Google will move to display results from social networking sites in its search pages in a bid to head off competition from younger rivals Facebook and Twitter.
"Google has moved to head off some of the threat from young rivals such as Twitter and Facebook by announcing plans to prominently display results from social networking sites in its search pages. The new development, which the Californian technology giant dubs "real-time search", aims to bring users more up-to-date information as they scour the web for information. Over the next few days, anybody searching online using Google will see their traditional search results augmented by a string of constantly updating messages drawn from social networks, news sites and blogs. The move is part of a wider push to make Google's search index even faster and more up to date, as people increasingly use services like Twitter to transmit information about events as they happen. Google executive Amit Singhal said that with more information being put on the web every day, it was vital that the company learned how to give users the most relevant results - and as quickly as possible."
It's a development that could one day lead to much better treatments for osteoporosis, joint damage, and bone fractures.
- Scientists have isolated skeletal stem cells in adult and fetal bones for the first time.
- These cells could one day help treat damaged bone and cartilage.
- The team was able to grow skeletal stem cells from cells found within liposuctioned fat.
Gut bacteria play an important role in how you feel and think and how well your body fights off disease. New research shows that exercise can give your gut bacteria a boost.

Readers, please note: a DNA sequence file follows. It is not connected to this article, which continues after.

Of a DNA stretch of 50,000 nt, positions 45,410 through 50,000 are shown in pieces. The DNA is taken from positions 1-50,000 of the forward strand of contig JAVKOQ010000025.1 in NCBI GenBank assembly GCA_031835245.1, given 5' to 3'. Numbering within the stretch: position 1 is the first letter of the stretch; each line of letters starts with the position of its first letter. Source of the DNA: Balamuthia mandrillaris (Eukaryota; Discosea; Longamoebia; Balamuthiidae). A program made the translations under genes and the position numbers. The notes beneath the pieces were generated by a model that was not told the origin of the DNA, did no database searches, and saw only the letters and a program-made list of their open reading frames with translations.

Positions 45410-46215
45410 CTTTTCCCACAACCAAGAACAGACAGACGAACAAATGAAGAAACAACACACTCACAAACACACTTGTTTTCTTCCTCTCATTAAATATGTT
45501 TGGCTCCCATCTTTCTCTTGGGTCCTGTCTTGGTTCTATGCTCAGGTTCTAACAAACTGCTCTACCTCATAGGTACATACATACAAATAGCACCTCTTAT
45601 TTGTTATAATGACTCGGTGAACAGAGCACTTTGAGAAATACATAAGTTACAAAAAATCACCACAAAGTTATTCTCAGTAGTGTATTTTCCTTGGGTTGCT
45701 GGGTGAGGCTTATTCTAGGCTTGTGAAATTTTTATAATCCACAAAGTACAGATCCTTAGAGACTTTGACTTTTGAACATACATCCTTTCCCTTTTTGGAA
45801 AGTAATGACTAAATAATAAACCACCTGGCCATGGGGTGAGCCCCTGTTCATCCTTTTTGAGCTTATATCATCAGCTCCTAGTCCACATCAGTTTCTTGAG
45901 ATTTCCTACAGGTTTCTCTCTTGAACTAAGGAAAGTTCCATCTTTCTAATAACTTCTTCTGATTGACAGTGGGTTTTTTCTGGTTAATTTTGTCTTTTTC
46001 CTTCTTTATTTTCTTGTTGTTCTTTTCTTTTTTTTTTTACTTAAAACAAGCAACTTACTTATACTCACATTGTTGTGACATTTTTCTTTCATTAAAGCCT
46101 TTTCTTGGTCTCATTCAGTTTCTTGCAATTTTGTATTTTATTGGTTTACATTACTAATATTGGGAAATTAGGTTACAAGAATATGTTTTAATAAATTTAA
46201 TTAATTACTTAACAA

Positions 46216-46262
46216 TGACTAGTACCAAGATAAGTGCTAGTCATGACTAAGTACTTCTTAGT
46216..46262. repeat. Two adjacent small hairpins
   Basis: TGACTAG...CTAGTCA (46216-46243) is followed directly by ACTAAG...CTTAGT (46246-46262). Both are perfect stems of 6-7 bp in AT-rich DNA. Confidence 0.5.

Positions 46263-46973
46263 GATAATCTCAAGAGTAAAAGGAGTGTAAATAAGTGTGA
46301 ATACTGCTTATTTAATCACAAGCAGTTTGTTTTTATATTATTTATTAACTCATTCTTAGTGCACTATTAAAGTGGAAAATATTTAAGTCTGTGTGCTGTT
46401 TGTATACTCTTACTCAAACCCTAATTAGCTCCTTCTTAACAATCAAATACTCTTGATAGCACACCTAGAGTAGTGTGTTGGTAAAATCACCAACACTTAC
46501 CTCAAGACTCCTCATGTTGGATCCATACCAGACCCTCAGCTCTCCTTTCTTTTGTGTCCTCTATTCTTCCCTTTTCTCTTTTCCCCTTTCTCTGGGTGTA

- Two studies from the University of Illinois show that gut bacteria can be changed by exercise alone.
- Our understanding of how gut bacteria impacts our overall health is an emerging field, and this research sheds light on the many different ways exercise affects your body.
- Exercising to improve your gut bacteria will prevent diseases and encourage brain health.
A groundbreaking new study shows that octopuses seemed to exhibit uncharacteristically social behavior when given MDMA, the psychedelic drug commonly known as ecstasy.
- Octopuses, like humans, have genes that seem to code for serotonin transporters.
- Scientists gave MDMA to octopuses to see whether those genes translated into a binding site for serotonin, which regulates emotions and behavior in humans
- Octopuses, which are typically asocial creatures, seem to get friendlier while on MDMA, suggesting humans have more in common with the strange invertebrates than previously thought
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